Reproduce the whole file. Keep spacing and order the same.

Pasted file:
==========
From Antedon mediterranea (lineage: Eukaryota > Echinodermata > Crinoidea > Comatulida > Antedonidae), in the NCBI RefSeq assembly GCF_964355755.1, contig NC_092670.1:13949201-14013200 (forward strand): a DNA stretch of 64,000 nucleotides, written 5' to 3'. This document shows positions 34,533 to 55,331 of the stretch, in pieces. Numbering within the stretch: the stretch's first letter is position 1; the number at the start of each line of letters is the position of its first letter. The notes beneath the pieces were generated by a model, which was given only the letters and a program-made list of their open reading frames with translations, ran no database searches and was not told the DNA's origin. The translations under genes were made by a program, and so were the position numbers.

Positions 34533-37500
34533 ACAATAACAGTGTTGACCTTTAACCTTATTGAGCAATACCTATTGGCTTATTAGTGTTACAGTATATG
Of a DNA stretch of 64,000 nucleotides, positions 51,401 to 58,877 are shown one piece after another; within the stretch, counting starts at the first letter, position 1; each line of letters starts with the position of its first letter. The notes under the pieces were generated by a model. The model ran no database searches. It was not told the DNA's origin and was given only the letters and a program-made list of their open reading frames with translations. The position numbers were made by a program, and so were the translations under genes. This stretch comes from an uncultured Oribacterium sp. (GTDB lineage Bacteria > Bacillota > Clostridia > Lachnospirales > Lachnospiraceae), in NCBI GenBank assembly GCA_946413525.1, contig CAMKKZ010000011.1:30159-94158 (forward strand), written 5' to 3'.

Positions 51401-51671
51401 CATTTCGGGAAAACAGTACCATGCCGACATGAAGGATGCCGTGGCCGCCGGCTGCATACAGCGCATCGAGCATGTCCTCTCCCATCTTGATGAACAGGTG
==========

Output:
From Antedon mediterranea (lineage: Eukaryota > Echinodermata > Crinoidea > Comatulida > Antedonidae), in the NCBI RefSeq assembly GCF_964355755.1, contig NC_092670.1:13949201-14013200 (forward strand): a DNA stretch of 64,000 nucleotides, written 5' to 3'. This document shows positions 34,533 to 55,331 of the stretch, in pieces. Numbering within the stretch: the stretch's first letter is position 1; the number at the start of each line of letters is the position of its first letter. The notes beneath the pieces were generated by a model, which was given only the letters and a program-made list of their open reading frames with translations, ran no database searches and was not told the DNA's origin. The translations under genes were made by a program, and so were the position numbers.

Positions 34533-37500
34533 ACAATAACAGTGTTGACCTTTAACCTTATTGAGCAATACCTATTGGCTTATTAGTGTTACAGTATATG
Of a DNA stretch of 64,000 nucleotides, positions 51,401 to 58,877 are shown one piece after another; within the stretch, counting starts at the first letter, position 1; each line of letters starts with the position of its first letter. The notes under the pieces were generated by a model. The model ran no database searches. It was not told the DNA's origin and was given only the letters and a program-made list of their open reading frames with translations. The position numbers were made by a program, and so were the translations under genes. This stretch comes from an uncultured Oribacterium sp. (GTDB lineage Bacteria > Bacillota > Clostridia > Lachnospirales > Lachnospiraceae), in NCBI GenBank assembly GCA_946413525.1, contig CAMKKZ010000011.1:30159-94158 (forward strand), written 5' to 3'.

Positions 51401-51671
51401 CATTTCGGGAAAACAGTACCATGCCGACATGAAGGATGCCGTGGCCGCCGGCTGCATACAGCGCATCGAGCATGTCCTCTCCCATCTTGATGAACAGGTG